The Benefits of Self-Compassion

“When the going gets tough, the tough get going.” It’s what we often tell ourselves to build up strength in a crisis. Your version of “tough” may look different than others. Long days of business and family demands, the financial fallout of a downturn, coping with isolation and loss, the energy it takes to be there for others, the hard work of social change, or the effort to stay calm and positive in whatever form. The ability to be tough is good. And necessary.


But non-stop toughness is not healthy. 

We need self-compassion too. When we expect too much of ourselves, insist we can somehow do it all, not for a sprint but indefinitely for as long as it takes, and continually put our own needs last, we put our well-being at risk. We know what we’re supposed to do – exercise often, eat healthy, sleep for the recommended time, spend quality time with loved ones, and as if that’s not enough, devote time to a cause we believe in and actively engage in building a better world. But sadly, in unusual times, self-care goals can turn into yet another set of ‘shoulds’ and high standards we can’t possibly meet with all else going on. Some of us keep going in overdrive on all fronts, while some give up entirely and berate ourselves for what we didn’t do well enough or do at all. There is a better way. 


Compassion is a self-care essential. 

Simple when we think of compassion toward others. It’s kindness, understanding, not judging harshly and gentle support through a challenging time. Not so simple when it comes to treating ourselves with the same care. Maybe it’s time we do. A growing amount of research shows that self-compassion benefits overall mental health and well-being. It results in less anxiety and reactive anger and boosts emotional resilience. When we treat ourselves with gentle compassion, we’re better able to handle stress and responsibilities.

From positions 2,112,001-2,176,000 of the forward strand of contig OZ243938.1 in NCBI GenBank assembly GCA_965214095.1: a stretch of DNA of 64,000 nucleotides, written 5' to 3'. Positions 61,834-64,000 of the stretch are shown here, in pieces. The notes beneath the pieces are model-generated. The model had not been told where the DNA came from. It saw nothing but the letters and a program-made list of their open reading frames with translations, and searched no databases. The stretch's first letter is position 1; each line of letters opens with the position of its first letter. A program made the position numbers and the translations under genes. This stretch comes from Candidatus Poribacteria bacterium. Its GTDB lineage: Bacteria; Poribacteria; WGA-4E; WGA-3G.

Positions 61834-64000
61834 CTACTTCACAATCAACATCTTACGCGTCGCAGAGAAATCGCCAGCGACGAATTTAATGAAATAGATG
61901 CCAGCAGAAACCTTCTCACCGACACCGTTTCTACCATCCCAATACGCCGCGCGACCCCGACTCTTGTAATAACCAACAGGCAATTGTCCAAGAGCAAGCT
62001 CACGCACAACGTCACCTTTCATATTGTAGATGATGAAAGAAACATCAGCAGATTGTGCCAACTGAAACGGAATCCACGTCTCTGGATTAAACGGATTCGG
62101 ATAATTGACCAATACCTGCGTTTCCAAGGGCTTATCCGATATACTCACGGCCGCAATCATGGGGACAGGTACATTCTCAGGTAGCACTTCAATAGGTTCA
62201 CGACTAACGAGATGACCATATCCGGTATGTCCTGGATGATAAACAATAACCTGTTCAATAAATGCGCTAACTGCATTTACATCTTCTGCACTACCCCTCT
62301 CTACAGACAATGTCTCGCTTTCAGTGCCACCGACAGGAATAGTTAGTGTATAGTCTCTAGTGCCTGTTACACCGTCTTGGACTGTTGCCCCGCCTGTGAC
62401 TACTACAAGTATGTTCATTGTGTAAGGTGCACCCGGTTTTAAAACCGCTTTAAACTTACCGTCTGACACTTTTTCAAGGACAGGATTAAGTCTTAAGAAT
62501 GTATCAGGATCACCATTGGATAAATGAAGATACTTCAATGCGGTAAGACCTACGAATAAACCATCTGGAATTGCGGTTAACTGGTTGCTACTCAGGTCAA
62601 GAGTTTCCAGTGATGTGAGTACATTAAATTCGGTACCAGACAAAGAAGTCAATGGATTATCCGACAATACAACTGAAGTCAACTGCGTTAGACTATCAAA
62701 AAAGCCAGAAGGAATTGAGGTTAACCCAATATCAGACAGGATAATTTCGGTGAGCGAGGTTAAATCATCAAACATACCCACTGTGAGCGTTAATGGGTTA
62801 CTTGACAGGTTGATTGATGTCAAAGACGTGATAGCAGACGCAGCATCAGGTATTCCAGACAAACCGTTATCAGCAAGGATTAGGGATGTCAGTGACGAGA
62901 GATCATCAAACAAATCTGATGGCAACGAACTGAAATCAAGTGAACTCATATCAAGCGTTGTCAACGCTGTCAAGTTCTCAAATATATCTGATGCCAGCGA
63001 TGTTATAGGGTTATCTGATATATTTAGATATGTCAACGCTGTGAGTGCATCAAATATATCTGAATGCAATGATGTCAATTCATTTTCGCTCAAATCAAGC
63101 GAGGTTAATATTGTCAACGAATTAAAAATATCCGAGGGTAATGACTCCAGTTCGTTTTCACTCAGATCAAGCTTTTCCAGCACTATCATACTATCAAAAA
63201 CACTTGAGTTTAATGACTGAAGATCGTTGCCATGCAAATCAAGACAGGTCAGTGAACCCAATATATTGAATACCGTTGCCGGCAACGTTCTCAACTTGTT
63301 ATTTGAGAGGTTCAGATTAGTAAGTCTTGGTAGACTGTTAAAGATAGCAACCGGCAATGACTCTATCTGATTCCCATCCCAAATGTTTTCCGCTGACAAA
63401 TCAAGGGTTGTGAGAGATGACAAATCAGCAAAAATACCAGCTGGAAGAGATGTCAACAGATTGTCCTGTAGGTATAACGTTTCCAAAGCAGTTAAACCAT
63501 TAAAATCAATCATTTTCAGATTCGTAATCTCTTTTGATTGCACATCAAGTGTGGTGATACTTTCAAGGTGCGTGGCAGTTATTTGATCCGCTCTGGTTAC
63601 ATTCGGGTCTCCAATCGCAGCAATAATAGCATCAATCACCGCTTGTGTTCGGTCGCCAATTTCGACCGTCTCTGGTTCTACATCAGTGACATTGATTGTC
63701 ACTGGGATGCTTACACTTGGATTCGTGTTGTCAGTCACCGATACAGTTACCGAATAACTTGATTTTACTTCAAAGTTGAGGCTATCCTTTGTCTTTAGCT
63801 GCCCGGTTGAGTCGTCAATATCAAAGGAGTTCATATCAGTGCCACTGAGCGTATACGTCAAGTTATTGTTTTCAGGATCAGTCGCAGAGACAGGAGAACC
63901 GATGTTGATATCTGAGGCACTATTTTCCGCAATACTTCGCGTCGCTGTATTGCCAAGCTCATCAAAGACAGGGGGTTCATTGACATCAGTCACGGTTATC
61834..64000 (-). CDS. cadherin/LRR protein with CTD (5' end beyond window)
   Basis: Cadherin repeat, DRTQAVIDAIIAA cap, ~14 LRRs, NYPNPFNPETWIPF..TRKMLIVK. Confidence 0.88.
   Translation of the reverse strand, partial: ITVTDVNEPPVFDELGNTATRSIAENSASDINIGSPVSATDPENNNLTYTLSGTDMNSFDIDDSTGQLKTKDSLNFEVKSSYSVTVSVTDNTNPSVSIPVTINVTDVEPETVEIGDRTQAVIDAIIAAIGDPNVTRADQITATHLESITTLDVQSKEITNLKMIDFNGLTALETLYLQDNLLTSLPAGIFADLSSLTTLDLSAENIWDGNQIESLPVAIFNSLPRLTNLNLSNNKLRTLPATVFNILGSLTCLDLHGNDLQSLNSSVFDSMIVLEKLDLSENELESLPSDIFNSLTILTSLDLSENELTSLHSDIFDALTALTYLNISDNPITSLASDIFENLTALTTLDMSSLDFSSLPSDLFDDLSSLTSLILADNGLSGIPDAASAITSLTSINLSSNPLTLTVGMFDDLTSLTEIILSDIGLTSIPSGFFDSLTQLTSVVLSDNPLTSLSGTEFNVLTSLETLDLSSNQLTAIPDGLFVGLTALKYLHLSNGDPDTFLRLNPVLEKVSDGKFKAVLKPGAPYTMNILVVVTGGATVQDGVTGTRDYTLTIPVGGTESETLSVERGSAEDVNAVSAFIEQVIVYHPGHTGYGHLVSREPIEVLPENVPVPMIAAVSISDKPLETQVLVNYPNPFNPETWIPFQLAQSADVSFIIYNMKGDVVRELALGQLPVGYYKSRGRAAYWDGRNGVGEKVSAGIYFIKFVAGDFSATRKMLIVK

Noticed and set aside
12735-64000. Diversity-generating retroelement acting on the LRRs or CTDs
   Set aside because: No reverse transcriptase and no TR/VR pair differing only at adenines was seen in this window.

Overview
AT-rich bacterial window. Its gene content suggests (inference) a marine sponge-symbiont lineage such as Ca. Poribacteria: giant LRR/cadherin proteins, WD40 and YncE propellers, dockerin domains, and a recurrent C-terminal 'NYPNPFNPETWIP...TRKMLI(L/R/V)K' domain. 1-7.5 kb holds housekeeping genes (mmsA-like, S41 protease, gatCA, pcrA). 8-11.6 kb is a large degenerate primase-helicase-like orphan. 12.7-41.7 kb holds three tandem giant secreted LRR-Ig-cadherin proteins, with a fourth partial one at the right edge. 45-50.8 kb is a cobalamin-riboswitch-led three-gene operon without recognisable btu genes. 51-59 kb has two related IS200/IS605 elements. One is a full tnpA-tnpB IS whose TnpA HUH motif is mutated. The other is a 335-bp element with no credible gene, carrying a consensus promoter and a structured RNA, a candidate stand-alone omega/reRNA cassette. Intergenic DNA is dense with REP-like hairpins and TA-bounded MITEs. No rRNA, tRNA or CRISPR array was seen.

The good news? Self-Compassion is about what to stop doing instead of yet another chore to start. 

Push pause on perfection and pressures for a day or a whole weekend if you can. Even an hour will do you good. Set aside demands you put on yourself (and inevitably on those around you). Silence your inner critic and taskmaster. So what if there’s too much screen time, Oreos instead of organics, stuff piling up, projects neglected or whatever your picture of unacceptable might be. To be clear, this is not slacking off. It’s cutting yourself some slack when the going gets tough – the opposite of what we might be inclined to do, but sometimes that is all we can do, and that’s okay. It’s often the best way to sustain energy and focus for the long haul. It turns out it’s good for business too. 

So please, take a moment to take it easy. 

Be mindful of the pressure you’re under and what you need. It’s not selfish. The research also shows that we’re more compassionate toward others when we’re compassionate with ourselves. We judge less, understand others more, and our capacity for kindness and tolerance grows. Doesn’t that sound like something the world needs now?

Read more about Self-Compassion.

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